Look at the lens of the camera like it’s a person. This is a tip I learned from Amy Schmittauer about making better video in general, and I think it translates well to live video. When you remember that though you’re talking to a camera, you’re really talking to people, your demeanor changes and your audience senses it.
2. Welcome audience members by name.
One of the most impactful tips I’ve ever gotten was from Dale Carnegie, who said, “A person’s name is, to that person, the sweetest and most important sound in any language.” Using someone’s name, quite literally, supersedes any language barriers you might encounter. Acknowledge viewers as they enter your live stream, when appropriate. I always keep a pen and paper next to me to write down names, too, so that I can say hi after they’ve come in. If a name rings a bell, and you know who the person is or you remember something about them, say it! If I know where someone is watching from, I also like to make sure they know it. This goes a long way in retaining viewers by showing that you’re paying attention, revealing your human side and connecting with viewers through one-on-one interactions. The viewers feel valued, which makes you more watchable.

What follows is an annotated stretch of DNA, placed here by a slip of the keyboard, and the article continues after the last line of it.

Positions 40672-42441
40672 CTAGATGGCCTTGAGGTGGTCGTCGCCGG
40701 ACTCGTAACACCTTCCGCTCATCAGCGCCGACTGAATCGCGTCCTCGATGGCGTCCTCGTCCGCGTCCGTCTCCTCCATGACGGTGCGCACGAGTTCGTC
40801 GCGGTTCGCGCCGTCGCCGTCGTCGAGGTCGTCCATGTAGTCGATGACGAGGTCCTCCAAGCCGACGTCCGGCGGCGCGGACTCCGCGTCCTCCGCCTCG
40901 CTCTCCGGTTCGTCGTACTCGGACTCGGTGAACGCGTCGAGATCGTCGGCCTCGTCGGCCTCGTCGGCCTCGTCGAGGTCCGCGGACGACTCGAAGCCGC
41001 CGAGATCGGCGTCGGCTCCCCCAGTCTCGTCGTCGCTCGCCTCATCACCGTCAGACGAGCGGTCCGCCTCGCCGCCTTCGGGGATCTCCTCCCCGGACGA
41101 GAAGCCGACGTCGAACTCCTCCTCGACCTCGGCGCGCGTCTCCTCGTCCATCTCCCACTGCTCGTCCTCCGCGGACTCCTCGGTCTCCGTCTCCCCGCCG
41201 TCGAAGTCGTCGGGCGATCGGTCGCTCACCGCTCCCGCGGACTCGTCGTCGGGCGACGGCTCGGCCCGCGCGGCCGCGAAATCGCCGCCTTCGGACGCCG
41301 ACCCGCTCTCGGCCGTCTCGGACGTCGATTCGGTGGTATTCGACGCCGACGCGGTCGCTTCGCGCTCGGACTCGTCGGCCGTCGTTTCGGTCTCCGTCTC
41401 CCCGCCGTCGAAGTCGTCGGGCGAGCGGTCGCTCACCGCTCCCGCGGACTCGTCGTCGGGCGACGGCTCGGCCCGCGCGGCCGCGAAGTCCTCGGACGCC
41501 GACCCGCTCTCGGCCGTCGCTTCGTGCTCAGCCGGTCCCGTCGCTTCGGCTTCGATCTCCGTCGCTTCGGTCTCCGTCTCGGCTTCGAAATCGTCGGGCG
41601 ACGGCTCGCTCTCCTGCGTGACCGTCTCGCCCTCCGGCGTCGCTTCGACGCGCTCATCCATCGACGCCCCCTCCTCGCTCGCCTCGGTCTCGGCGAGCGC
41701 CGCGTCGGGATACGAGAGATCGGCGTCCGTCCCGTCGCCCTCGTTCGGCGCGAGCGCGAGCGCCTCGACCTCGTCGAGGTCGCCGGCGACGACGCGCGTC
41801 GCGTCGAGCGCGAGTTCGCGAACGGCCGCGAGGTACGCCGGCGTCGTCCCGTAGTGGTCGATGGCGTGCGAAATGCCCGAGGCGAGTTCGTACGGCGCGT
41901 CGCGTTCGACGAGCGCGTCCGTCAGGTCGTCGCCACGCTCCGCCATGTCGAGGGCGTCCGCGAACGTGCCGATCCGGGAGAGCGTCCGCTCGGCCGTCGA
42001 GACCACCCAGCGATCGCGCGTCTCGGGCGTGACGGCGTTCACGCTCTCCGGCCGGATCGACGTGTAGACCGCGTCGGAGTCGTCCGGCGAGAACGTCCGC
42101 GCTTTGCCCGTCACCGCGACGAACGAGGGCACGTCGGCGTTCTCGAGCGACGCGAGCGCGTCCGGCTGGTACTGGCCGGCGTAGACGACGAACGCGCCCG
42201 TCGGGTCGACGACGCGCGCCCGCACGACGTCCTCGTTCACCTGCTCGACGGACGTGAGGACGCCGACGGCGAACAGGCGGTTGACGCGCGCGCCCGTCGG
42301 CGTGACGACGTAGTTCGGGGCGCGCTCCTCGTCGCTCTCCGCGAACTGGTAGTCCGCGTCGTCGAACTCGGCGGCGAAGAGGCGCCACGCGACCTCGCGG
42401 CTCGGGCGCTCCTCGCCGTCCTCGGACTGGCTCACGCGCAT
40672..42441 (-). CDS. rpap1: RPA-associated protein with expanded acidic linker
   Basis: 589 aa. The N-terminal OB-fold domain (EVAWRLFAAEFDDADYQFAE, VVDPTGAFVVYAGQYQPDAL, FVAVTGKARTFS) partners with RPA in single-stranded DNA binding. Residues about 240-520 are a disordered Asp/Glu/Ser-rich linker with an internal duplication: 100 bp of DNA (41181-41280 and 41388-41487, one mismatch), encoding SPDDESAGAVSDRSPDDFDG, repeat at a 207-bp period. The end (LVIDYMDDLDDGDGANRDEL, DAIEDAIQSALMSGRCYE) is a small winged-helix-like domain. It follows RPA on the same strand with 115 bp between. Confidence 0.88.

3. Questions, questions, questions?(!)
What am I trying to say? Ask questions to get answers and ask for questions so that you can answer. Questions, in both directions, create mutual engagement. Engagement is what creates great content. Let your audience dictate where the conversation goes to some degree. I’ve stopped using an outline in some broadcasts because I like to let the audience shape the conversation. See what I said there? Conversation. It’s not about talking to them, it’s about talking with them.